But I have many memories of the fancy garden retailer, starting about 15 years ago in Los Gatos, CA.  Back then, I was only dating my wife.  I wanted to spend as much time with her as possible, of course, and so I’d drive her up to get her hair done.  Of course I’d never hang around the salon – that’s private time prime, for ladies gossip.  Besides the hair color solutions used to give me headaches.

So to kill an hour, I’d walk up and down Santa Cruz Ave, and poke my head into the various stores.  Smith & Hawken was one of those stores.  I was lured in by the sounds of fountains, and  the smells of fresh gardenias.  Of course I lived in a 1-room apartment at the time and had zero room for gardening.  The apartment was even too small for container gardening.  Not that I could afford anything if I did have room.  I was putting myself through school working on my undergrad degree.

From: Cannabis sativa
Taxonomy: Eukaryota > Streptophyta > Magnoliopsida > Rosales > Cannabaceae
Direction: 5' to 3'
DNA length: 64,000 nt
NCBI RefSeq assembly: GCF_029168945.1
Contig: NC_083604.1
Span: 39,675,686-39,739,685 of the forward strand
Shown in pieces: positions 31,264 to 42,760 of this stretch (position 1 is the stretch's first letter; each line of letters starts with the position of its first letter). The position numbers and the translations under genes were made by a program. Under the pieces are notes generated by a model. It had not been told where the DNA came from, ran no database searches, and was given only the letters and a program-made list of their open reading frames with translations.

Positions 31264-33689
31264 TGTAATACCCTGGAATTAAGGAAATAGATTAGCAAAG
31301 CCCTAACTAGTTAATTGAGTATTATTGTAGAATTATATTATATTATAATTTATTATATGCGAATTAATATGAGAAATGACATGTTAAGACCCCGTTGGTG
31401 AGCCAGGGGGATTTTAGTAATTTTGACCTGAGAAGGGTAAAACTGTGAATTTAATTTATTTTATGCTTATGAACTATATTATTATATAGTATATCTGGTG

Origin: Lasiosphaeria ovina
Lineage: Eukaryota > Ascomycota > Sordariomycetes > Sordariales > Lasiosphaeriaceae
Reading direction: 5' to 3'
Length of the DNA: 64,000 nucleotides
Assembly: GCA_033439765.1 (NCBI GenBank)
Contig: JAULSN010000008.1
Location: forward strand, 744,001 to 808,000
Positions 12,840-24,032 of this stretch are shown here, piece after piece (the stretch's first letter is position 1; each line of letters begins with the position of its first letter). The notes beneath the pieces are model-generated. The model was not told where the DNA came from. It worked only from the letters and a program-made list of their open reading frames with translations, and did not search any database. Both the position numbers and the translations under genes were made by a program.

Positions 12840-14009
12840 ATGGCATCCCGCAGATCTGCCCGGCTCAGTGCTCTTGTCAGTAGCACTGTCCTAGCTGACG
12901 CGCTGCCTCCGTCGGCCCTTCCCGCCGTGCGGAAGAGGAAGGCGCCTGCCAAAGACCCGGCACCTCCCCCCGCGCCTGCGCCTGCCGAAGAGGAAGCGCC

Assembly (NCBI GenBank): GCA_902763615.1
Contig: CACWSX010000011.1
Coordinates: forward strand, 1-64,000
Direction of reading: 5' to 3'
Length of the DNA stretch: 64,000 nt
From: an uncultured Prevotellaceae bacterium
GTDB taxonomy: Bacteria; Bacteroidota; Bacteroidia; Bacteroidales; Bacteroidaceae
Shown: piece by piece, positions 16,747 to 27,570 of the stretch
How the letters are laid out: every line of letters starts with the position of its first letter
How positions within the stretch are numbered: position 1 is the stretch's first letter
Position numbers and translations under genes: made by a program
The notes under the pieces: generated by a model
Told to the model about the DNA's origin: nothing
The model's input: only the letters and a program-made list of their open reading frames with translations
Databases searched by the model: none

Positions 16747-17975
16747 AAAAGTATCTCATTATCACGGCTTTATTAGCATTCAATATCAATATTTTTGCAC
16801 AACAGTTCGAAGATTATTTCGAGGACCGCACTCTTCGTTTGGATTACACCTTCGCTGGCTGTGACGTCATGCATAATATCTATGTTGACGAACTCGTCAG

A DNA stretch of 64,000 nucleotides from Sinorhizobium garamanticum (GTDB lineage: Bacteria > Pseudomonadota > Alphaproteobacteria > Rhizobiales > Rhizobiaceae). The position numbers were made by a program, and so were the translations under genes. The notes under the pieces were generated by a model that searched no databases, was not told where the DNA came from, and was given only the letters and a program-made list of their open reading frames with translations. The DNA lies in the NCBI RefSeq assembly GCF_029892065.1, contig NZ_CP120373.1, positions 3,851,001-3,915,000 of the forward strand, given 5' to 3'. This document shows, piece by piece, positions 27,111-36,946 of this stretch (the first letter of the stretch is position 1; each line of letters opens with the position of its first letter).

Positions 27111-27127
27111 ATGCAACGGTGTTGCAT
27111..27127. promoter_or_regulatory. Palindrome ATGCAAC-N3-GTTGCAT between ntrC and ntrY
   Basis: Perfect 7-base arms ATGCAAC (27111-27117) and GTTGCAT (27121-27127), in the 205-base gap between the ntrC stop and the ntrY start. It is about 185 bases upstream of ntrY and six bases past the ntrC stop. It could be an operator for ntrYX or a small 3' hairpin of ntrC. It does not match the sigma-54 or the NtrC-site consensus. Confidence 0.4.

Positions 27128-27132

But the retailer did such a great job of establishing that feeling – the one that reminded me of my grandmother’s succulent garden on Pine Street.  It made me think that if I bought all this stuff, I too could re-capture those memories, or at least build a place to start my own.

Alas, now I have a budding garden of my own – within another year or so, I’ll be able to just walk out my back door to regain some of those feelings.

You can read the entire press release announcing the closing of Smith & Hawken.  Of course I always get my plants from the local garden stores in Austin – places like Red Barn Garden Center up off 183, but sometimes it’s hard to find some items – stuff like Japanese Garden tools. Oh, well, I guess there’s always Amazon…